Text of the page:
TWO HOURS BEFORE BROADCAST TIME, Anne-Marie Barker looks stricken. She is pale and nervous. Only when she settles into her seat as concertmaster of the St. Cecilia Chamber Orchestra and begins to rehearse with the other players does a measure of composure return.
|The St. Cecilia Orchestra in Boston;|
Antonin Kubalek at the piano,
Alfredo Bonavera conducting.
She’s referring to a visit by the orchestra to Boston public radio station WGBH and its popular program, Morning Pro Musica. The group has been invited for its second appearance to perform in the studio for a live broadcast with host Robert J. Lurtsema.
Composer Bohuslav Martinu is being honored on the centenary of his birth; Lurtsema has been presenting recordings of Martinu’s music throughout the past few weeks and the St. Cecilia performance of his Sinfonietta Giocosa for Piano and Small Orchestra will be a highlight.
Fitting 23 players, a conductor and a grand piano into the small studio is a challenge. Chairs are set and rearranged as bowing arms and instrument bells need to be accommodated. Conductor Alfredo Bonavera examines the podium placement, unsure of visibility. The pianist, Czech-born Antonin Kubalek, assures Bonavera that he can be seen.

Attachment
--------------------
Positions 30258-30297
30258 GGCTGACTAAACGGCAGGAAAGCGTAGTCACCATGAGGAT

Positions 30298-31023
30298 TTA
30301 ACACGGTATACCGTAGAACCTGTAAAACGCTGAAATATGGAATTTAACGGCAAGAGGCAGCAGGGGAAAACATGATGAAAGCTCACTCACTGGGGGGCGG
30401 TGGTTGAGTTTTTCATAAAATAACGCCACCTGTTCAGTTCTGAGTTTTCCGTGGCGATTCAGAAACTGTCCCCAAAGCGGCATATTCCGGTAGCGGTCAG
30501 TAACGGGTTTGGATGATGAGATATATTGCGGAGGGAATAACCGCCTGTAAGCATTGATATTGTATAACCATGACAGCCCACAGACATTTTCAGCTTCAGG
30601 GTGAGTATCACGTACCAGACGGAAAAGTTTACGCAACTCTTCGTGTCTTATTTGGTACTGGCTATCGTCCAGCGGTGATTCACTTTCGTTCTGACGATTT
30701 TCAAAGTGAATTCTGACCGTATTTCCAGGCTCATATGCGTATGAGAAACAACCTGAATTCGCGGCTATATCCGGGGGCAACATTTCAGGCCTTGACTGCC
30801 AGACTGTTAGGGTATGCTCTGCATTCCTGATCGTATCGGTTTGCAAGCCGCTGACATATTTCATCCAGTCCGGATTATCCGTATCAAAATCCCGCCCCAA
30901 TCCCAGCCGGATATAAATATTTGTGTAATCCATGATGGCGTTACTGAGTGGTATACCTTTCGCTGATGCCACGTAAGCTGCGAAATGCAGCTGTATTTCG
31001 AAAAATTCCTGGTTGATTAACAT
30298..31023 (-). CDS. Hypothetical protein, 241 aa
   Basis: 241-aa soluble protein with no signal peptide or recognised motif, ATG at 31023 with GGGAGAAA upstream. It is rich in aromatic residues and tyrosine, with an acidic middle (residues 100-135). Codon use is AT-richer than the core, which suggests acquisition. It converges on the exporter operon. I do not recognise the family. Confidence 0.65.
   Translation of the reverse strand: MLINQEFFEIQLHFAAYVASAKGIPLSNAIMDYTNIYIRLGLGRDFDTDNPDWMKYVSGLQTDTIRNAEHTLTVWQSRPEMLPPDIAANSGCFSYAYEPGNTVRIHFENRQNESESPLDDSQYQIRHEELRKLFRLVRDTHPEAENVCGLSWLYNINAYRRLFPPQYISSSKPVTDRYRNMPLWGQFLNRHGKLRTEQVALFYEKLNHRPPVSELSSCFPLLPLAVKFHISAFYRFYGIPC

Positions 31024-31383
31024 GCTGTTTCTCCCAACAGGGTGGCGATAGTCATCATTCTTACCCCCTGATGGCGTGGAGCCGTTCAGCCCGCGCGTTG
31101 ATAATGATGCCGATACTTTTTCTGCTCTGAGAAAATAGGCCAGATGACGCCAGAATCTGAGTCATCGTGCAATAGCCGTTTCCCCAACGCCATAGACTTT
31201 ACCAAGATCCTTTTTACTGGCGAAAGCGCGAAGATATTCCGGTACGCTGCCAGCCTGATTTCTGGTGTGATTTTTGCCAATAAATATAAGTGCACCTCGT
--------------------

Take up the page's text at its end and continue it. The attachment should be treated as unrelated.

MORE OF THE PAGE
Musicians have been warming up in a nearby conference room; Barker ushers them in to be seated. Violinist Robert Taylor, who founded the orchestra with her, will lead the second violin section. Where Barker is tense, Taylor is a picture of eager contentment. “It’s going to be great,” he assures her. “Why shouldn’t it be?”
His confidence comes both from the ability of the musicians – they are the top-ranked players in the area – and their familiarity with the music. It was part of a recent concert, and was picked apart at a rehearsal at Union College just before the orchestra boarded its bus.
It was a peaceful ride across Massachusetts. Board member Allan Yerdon, who caters many St. Cecilia events, brought a platter of cheese and crackers for travelling food, enhanced with some good white wine. Although the group had the typical bus-trip accouterments of headphones and novels, conversation kept returning to musical gossip: who’s playing what orchestra, and what are the politics involved?
And nobody would dare trust an instrument to the baggage bins, so two bass fiddles are riding in the front seats with cellos seated behind them; other string and woodwind cases lined the overhead racks.
The players were given rooms on the eleventh and twelfth floors of the Back Bay Hilton; for the two hours before dinner, the halls carried the dim racket of practice in room after room.
As the rehearsal continues, engineer Jane Pipik dodges players while moving microphones, dashing between studio and control room to listen to the instrumental balance. The contrast in sound is startling. In the studio it’s loud and you’re overwhelmed by whichever instrument is nearest. In the booth you hear a well-measured blend.